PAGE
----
“Challenging Discrimination through Community Conversations” is an ongoing series of online moderated round-tables with guest speakers from diverse communities, organizations, academia and the general public, which seeks to understand and address experiences of discrimination and exclusion in the Canadian context. By shining the spotlight on different forms of discrimination, such as anti-Black racism, anti-Indigenous racism, and discrimination against Asian Communities among other topics, we hope to encourage solidarity among groups and individuals interested in promoting social inclusion and equity.
Each conversation focuses on a major theme with respect to the lived experiences and realities of specific communities. We aim to highlight the very specific challenges of different communities, explore the overarching issues, and discuss strategies for education, intervention and ally-ship.
Through engagement with guest speakers, we are hoping to create a space of learning where we practice compassion, active listening, respect and humility.
This is a community-based initiative which encourages everyone to share their ideas for topics, questions, and suggestions. Please share your thoughts with Mansoureh (firstname.lastname@example.org) and Myriam (email@example.com). We’re looking forward to hearing from you!
Session 1: Anti-Black Racism in Canada Thursday, June 18th, 2020// 12:00-1:00 pm (MT)
Racism is a reality in Canada, and recent demonstrations across the country raise the importance of addressing racial inequalities that affect the lives of Black, Indigenous and other racialized communities. We hosted a conversation moderated by Aurelia Uarsama with our guest speakers Jeanne Lehman, the Executive Director of Black Canadian Women in Action, Sharif Haji, the Executive Director of Africa Centre, and Brandon Wint, performance poet and public educator. You can watch the recording of that round-table here:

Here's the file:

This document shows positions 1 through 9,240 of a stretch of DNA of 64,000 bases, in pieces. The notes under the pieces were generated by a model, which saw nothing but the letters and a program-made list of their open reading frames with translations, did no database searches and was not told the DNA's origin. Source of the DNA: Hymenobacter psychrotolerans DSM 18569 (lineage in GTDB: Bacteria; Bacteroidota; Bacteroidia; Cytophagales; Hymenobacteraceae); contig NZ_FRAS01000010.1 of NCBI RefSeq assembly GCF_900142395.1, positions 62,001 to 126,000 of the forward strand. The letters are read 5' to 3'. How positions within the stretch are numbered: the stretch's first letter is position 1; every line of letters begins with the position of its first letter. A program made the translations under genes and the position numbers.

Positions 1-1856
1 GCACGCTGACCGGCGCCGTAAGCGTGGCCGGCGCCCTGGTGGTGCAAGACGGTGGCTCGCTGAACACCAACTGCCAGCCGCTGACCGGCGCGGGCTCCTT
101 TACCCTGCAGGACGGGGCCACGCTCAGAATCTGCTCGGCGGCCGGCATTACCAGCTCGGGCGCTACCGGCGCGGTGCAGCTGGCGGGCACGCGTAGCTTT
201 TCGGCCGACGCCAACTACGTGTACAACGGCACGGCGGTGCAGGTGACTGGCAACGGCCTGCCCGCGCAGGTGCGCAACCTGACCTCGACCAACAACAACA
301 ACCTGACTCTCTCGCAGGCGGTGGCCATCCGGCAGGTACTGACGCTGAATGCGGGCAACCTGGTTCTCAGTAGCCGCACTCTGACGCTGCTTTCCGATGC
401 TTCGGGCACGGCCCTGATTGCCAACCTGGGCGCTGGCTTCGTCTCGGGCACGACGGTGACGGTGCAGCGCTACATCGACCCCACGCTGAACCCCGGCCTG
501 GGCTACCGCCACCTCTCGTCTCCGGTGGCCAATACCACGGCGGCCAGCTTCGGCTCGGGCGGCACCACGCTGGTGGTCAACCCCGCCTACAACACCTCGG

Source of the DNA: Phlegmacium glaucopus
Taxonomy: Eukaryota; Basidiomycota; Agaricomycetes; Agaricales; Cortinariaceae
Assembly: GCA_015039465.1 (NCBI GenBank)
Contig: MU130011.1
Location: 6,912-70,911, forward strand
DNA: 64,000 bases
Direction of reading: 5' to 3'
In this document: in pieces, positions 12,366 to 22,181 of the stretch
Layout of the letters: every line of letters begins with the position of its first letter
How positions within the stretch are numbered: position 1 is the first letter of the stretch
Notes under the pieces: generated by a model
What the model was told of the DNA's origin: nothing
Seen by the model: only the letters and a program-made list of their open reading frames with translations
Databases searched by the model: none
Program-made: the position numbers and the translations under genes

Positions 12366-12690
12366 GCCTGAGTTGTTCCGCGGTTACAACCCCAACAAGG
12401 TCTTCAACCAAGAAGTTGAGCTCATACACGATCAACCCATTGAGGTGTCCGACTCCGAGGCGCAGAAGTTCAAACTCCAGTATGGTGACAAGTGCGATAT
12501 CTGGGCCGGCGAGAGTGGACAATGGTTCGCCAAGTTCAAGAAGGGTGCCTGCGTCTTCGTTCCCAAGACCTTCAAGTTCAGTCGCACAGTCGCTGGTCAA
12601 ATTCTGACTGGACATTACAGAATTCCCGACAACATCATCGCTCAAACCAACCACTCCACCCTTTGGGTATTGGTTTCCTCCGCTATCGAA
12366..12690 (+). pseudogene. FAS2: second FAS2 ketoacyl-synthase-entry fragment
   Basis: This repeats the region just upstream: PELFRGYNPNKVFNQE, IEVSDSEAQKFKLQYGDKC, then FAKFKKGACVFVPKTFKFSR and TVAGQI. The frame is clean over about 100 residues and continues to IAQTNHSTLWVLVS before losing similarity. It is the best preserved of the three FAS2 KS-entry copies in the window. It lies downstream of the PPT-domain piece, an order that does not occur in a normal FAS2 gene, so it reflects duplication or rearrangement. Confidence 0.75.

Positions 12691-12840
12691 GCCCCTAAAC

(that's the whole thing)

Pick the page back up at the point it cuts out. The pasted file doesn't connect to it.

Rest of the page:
Session 2: Systemic and Institutional Racism in Canada Wednesday, July 15th, 2020// 12:00-1:30 pm (MT)
Join our online round-table on systemic and institutional racism in conversation with our guest speakers Noelle Jaipaul, Multicultural Liaison with the city of Edmonton, Monetta Bailey, Assistant Professor of Sociology at Ambrose University, and Philomina Okeke-Iherjirika, Professor of Women’s and Gender Studies at University of Alberta. Aurelia Uarsama will be moderating the session. You can watch the recording of that round-table here:
Session 3: The Media and Racism Tuesday, August 18th, 2020 // 1:30-2:30pm (MST)
Join our online round-table on the media and racism in conversation with our guest speakers Anita Li, co-founder of Canadian Journalists of Colour, Oumar Salifou, previous Editor-in-Chief of The Gateway, Kalyani Thurairajah, Associate Professer of Sociology at Grant MacEwan University and CBC journalist Kyle Muzyka. Gurvinder Bhatia will be moderating the session.
Session 4: Experiences of Racism and Discrimination Among Black Communities in Alberta Wednesday, August 26th, 2020 // 1:oo-2:15pm (MST)